Fig. 1
Fig. 1

Relative spectral radiance of the white fluorescent bulb used to illuminate the Ishihara plates during the test

Data analysis: indexes calculation

We analyzed the results of Ishihara test for each subject by calculating a non-weighted index and two weighted indexes. We attributed the value 1 to the plates with correct responses while to the plates with the wrong responses, we attributed the value 0. The non-weighted index was calculated by the sum of the attributed values of the subjects’ responses to the conventional evaluation of the Ishihara test. The value of the sum was divided by the number of plates (Eq. 1).
$$Non{-}weighted\;index = \frac{{\sum\nolimits_{i = 2}^{21} {R_{i} } }}{n}$$
(1)
where \(R\) is the response for each plate (1 for correct, 0 for incorrect response), \(i\) is the number of the plate, \(n\) is the total number of plates.
The weighted indexes were calculated as follows:
  1. i.

    Using the equations suggested by Rodriguez-Carmona et al. [4]. For each plate, we also attributed the value 1 for a correct response and value 0 for the wrong responses. After, if the subject was a normal trichromat, we multiplied the value of the subject’s response to the hit rate of the plate in a normal trichromat population. If the subject was protan or deutan, we multiplied the value of the subject’s response to the hit rate of the plate in a population with the same color vision phenotype. We summed up the weighted response to all plates, and the total value were divided by the total number of plates (Eqs. 2a, 2b, 2c).

    $$Weighted\;\;index\_i_{t} = \frac{{\mathop \sum \nolimits_{i = 2}^{21} R_{i} \times PT_{hit} }}{n}$$
    (2a)
    $$Weighted\;\;index\_i_{p} = \frac{{\mathop \sum \nolimits_{i = 2}^{21} R_{i} \times PP_{hit} }}{n}$$
    (2b)
    $$Weighted\;\;index\_i_{d} = \frac{{\mathop \sum \nolimits_{i = 2}^{21} R_{i} \times PD_{hit} }}{n}$$
    (2c)
    where \(Weighted\;\;index\_i_{t}\) is the weighted index for normal trichromats based in Rodriguez-Carmona et al. [4], \(R\) is the response for each plate (1 for correct, 0 for incorrect response), \(i\) is the number of the plate, \(n\) is the total number of plates, \(PT_{hit}\) is the probability of correct response in a trichromat population, \(Weighted\;\;index\_i_{p}\) is the weighted index for protan subjects based in Rodriguez-Carmona et al. [4], \(PP_{hit}\) is the probability of correct response in a protan population, \(Weighted\;\;index\_i_{p}\) is the weighted index for deutan subjetcs based in Rodriguez-Carmona et al. [4], \(PD_{hit}\) is the probability of correct response in a protan population.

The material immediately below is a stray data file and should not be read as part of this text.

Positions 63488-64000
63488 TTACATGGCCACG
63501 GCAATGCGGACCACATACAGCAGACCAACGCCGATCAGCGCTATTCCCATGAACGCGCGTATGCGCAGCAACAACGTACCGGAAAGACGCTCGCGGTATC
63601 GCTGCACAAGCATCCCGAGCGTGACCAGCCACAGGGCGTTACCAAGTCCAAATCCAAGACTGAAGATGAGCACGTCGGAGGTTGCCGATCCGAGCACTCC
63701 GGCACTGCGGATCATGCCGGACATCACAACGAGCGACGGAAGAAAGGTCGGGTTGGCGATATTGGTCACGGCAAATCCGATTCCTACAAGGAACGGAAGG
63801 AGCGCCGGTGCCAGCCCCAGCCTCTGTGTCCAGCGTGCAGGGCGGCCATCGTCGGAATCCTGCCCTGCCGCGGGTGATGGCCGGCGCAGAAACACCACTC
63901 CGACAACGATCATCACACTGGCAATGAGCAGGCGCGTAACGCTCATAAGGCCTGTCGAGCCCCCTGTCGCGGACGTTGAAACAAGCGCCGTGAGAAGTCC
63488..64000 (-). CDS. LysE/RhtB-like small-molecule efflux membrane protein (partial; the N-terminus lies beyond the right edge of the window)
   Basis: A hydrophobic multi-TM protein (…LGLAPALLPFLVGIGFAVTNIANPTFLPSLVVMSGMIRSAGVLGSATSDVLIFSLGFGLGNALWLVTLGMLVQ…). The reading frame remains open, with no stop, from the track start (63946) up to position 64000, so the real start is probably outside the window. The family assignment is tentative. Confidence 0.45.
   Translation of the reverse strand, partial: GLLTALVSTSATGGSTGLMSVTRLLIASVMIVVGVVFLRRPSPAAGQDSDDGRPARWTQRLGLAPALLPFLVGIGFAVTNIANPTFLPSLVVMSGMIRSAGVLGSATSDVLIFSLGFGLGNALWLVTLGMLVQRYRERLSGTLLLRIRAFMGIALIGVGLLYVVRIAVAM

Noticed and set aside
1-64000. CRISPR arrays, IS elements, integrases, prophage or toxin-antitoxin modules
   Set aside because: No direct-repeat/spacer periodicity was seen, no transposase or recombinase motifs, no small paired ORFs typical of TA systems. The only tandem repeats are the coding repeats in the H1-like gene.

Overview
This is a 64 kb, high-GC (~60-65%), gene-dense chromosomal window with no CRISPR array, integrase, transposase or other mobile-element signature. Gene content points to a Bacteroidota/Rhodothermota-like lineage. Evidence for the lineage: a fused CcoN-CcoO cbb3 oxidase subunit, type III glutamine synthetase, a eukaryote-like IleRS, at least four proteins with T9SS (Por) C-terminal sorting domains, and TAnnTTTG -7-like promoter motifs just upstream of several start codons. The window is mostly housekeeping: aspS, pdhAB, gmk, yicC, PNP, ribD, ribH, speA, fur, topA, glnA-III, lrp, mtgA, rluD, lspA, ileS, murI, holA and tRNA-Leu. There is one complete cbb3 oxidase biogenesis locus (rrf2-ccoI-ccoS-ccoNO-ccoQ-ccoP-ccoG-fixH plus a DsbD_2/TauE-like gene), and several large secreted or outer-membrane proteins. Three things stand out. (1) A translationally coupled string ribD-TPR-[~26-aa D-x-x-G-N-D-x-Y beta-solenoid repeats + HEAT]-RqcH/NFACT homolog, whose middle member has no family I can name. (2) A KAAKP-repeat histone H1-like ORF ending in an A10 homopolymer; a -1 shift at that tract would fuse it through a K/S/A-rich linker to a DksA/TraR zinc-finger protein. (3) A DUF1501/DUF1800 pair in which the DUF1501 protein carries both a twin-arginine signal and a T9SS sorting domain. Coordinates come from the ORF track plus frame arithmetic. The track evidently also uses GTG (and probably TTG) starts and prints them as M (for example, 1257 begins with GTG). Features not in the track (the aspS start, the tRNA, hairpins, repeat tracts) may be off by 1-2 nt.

2. ii.

    Adjusting the equations suggested by Rodriguez-Carmona et al. [4] including the information of normal trichromat and dichromat populations. For each plate, we also attributed the value 1 for a correct response and value 0 for wrong responses. After this, we multiplied the value of the subject’s response to the hit rate of the plate in a normal trichromat population and to the error rate of the plate in a protan and deutan population. We summed up the weighted response to all plates, and the total value was divided by the total number of plates (Eq. 3).

    $$Weighted\;\;index = \frac{{\mathop \sum \nolimits_{i = 2}^{21} R_{i} \times PT_{hit} \times PP_{error} \times PD_{error} }}{n}$$
    (3)
    where \(R\) is the response for each plate (1 for correct, 0 for incorrect response), \(i\) is the number of the plate, \(n\) is the total number of plates, \(PT_{hit}\) is the probability of correct response in a trichromat population, \(PP_{error}\) is the probability of wrong response in a protan population, and \(PD_{error}\) is the probability of wrong response in a deutan population.
     

We applied the descriptive statistics to the scores of non-weighted and weighted indexes using the results of all Ishihara test plates and using the more efficient Ishihara test plates to each group. The significance level was 5%. Statistical analysis was performed using the software Biostat 5.0.

Results

Accuracy of the test: hit rate

Table 1 shows the hit rates of the Ishihara plates. The normal trichromat subjects obtained 100% of the correct response to the plates 2, 3, 4, 7, 8, 11, and 16. The plates with lowest hit rates were 12, 17, 19, 20, 21, ranging between 66.7 and 75%. There were 26.67% of normal trichromat subjects that showed 100% hits on all plates.
Table 1

Hit rate to each plate of Ishihara test

Hit rate (%)

Design

Plate

Normal trichromat

Protan

Deutan

Confusion design

2

100

7.1

1.5

3

100

11.9

6.2

4

100

2.4

1.5

5

96.7

0

0

6

98.3

0

9.2

7

100

9.5

35.4

8

100

2.4

21.5

9

96.7

0

1.5

Vanishing design

10

98.3

2.4

0

11

100

0

0

12

73.3

0

0

13

88.3

0

0

14

98.3

0

0

15

98.3

2.4

1.5

16

100

0

0

17

75

0

0

Hidden digit design

18

88.3

9.5

23.1

19

73.3

9.5

10.8

20

66.7

9.5

12.3

21

73.3

14.3

20